So, when Greebo was about 3 or 4, I was in my kitchen, cooking, waiting for Dan to come home (the kitchen overlooked the driveway, which was empty.) I turned away for a while, came back, and noted two things: the search lights were out, AND there were sounds from the airlock. (This is when we put a real door in. You see, the airlock was “unsecured” and completely hidden, so it gave cover to anyone trying to break in the house.
Specifically, the sounds were someone fiddling with the door knob and…. hitting it? (Yep, we later found it was ALL dented.)
Then there was this horrendous YOWL followed by a scream, followed by a large man running out of the airlock WITH GREEBO ON HIS HEAD. I.e. Greebo had been sleeping on the topmost shelf, when the fugitive tried to break into our kitchen door. At which point Greebo jumped on his head, biting and scratching, and somehow holding on while the guy ran, all the while screaming like a demon.
I don’t know when Greebo jumped off. Heck, I don’t know why he decided to attack the man. We had catsitters and friends who had the key, and he never attacked anyone else. We didn’t see it, but neighbors said the fugitive surrendered and was “a complete mess” when he did. This episode became neighborhood legend.
Five years ago, when we moved away, we honestly thought Greebo would stay with the house. He and his brothers’ were never indoor cats, and we assumed he WANTED to stay in the little kingdom he ruled, where even the raccoons were afraid of him, and the fox crossed the street to avoid him. And of course, near his brother.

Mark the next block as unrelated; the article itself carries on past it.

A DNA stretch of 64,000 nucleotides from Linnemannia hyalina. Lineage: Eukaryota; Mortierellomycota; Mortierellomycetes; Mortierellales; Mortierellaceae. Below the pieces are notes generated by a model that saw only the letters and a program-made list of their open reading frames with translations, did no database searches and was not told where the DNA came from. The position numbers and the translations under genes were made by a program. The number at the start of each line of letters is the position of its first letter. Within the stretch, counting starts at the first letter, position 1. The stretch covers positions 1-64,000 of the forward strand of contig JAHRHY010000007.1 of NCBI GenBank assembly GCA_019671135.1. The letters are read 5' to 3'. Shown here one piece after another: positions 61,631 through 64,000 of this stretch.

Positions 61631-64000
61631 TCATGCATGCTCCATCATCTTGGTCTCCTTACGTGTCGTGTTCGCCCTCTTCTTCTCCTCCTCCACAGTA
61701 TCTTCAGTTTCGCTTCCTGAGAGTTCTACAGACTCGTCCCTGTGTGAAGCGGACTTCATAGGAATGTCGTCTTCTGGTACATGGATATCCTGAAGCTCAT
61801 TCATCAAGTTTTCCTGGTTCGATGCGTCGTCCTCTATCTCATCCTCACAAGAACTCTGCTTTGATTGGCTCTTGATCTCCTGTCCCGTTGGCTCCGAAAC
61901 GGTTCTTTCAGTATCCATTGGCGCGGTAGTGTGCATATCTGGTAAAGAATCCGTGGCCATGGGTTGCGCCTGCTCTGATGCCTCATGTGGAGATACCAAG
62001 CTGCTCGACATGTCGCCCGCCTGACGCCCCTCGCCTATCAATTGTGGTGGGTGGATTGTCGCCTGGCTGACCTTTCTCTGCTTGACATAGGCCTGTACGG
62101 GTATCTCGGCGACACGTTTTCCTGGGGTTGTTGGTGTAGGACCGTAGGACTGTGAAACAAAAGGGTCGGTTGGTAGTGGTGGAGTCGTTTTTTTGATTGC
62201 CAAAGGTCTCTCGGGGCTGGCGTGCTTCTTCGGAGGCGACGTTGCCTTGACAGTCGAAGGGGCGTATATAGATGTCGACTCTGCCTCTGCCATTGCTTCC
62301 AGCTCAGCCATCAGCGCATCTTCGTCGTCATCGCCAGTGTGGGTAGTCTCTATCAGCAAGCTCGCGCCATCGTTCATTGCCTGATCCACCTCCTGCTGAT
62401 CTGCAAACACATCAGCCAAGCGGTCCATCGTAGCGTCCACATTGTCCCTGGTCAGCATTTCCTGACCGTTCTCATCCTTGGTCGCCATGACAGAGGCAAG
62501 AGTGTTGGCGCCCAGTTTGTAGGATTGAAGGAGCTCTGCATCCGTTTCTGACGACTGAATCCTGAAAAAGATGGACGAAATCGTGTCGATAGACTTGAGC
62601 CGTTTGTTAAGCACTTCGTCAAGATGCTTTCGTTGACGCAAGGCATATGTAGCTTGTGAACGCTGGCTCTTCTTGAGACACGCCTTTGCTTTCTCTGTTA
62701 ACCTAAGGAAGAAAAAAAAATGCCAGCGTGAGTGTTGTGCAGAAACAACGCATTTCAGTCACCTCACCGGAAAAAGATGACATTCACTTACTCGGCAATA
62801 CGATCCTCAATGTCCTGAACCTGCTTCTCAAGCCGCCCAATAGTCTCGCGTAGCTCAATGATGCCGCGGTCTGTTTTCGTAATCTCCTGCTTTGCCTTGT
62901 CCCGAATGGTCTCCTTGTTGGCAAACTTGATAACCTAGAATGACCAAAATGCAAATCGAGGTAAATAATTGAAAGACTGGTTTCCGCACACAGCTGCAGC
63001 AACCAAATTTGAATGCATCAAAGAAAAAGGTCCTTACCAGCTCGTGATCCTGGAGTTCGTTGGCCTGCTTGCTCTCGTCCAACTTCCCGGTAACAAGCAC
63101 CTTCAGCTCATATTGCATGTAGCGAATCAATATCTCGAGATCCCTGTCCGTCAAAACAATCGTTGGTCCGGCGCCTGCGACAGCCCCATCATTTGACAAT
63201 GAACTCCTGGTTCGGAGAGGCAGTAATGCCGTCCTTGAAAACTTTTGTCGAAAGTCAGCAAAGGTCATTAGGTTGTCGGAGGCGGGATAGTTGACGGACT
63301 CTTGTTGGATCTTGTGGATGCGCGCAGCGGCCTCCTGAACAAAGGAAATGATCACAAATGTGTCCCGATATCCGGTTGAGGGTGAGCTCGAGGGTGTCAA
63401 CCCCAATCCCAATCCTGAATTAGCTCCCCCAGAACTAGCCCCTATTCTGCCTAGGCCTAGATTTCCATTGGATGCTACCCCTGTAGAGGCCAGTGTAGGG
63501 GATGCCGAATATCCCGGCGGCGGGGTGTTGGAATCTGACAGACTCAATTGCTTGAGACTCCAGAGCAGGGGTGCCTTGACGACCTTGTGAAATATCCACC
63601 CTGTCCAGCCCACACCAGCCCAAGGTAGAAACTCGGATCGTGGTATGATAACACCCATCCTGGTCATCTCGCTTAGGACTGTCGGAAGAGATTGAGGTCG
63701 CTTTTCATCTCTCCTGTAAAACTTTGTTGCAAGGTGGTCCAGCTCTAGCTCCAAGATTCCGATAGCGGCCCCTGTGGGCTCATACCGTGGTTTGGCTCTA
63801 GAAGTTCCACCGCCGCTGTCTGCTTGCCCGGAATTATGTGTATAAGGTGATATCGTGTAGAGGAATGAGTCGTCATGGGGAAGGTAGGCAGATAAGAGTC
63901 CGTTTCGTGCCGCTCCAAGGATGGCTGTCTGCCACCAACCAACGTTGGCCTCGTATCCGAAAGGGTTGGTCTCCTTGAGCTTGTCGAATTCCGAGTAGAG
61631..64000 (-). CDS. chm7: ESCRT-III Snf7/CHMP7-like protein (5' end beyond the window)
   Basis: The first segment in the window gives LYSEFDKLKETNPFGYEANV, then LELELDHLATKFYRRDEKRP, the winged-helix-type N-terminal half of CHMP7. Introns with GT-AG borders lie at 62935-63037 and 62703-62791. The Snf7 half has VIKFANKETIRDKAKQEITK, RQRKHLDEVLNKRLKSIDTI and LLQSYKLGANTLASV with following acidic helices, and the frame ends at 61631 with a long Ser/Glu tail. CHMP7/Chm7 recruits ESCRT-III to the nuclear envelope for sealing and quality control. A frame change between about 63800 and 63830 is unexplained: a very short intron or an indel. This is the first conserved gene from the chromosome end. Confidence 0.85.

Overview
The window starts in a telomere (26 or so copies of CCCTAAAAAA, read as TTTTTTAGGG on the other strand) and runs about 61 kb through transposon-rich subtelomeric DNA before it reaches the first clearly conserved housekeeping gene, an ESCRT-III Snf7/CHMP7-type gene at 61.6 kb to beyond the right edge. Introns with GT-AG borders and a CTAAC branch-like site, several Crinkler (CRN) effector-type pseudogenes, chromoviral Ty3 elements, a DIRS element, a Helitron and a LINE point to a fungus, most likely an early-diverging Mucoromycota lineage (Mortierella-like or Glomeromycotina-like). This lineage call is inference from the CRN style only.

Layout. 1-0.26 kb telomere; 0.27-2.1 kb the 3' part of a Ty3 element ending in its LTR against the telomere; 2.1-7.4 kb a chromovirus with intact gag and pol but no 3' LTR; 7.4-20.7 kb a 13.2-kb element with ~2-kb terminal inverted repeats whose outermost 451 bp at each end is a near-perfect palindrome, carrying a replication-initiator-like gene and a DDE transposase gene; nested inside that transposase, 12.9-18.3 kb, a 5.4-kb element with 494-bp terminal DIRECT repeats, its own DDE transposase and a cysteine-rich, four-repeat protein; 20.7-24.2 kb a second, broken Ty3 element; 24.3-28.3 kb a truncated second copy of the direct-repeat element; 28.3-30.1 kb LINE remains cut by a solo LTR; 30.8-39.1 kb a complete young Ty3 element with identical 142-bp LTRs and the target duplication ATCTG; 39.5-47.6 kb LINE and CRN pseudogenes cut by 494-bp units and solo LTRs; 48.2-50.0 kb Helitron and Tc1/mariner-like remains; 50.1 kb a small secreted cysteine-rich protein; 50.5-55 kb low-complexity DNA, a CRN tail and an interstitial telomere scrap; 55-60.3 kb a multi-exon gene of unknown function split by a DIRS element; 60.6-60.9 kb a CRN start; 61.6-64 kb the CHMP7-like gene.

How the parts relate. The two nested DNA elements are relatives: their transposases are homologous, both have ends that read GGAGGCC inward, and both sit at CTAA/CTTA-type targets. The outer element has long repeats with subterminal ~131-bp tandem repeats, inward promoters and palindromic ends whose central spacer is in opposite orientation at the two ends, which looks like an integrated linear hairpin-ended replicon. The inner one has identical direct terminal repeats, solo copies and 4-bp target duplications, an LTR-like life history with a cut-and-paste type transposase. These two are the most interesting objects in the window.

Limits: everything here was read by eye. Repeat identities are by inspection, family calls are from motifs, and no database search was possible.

About a month later, we got a phone call. Greebo would go up, sit on our back porch and lament. Later he started lamenting in the middle of the street. Not only weren’t the neighbors sleeping, they were afraid he’d get run over.
What could we do, really? We went and got him. He stayed with a friend of ours for a few months, because the house we were renting had a maximum number of cats we could have, but when son and his cat moved away we got Greebo.
And that’s when I found out Greebo’s most amusing peculiarities.
First of all he was a dog. No, really. To wit, he was MY dog. He follows me around, and sleeps at my feet while I work.
Second, he’s OCD. Or knows where his tuna is buttered, or something. As in, he’s learned to identify the rhythms, when I’m writing, versus when I’m on social media. And he has something very clear in his head: from 9 am to 5 pm I’m SUPPOSED to be at my desk and making the typing noises that mean I’m writing. If I don’t do either of those, I get nagged or worse.
Once, when I was ill I tried to take an afternoon nap (I have trouble sleeping during the day) with my glasses next to me on the bed (atop my kindle.) He got my glasses in his teeth, and when I woke up he was trying to put them on me because, dang it, I was supposed to put them on. As soon as I woke up, he started herding me back to the office.
This has developed into a joke, in which Greebo is editor-cat in charge of productivity.
If indeed his health issue was solved (we’ll now for sure at the end of March) I intend to make a page with Greebo’s editorial advice.
For now, I think you can deduce plenty from his story.
For instance: Don’t be afraid, even if you’re a baby writer all fluff and meows. Square up to that challenge and you’ll win.
Or: When a fox tries to take down your (writing) brother lend support, even if you have to rip off the threat’s tail. (Or IOW read and critique and encourage.)
And: Know what is a threat, and don’t be afraid to risk your life to protect your writing. (Or your source of food.)
And: Even when the writing moves away, keep trying till it comes back. (We don’t recommend lamenting in the middle of the street, though. They might put you away.)
However, the most important piece of Greebo writer advice is “Sit down at a regular hour, and write. It might feel like you’re not doing anything worthwhile, but over time the learning and productivity will pay off.”
And speaking of my feline editor…. he’s giving me the hairy eyeball, like he knows this isn’t the novel. So, I’m going back to work.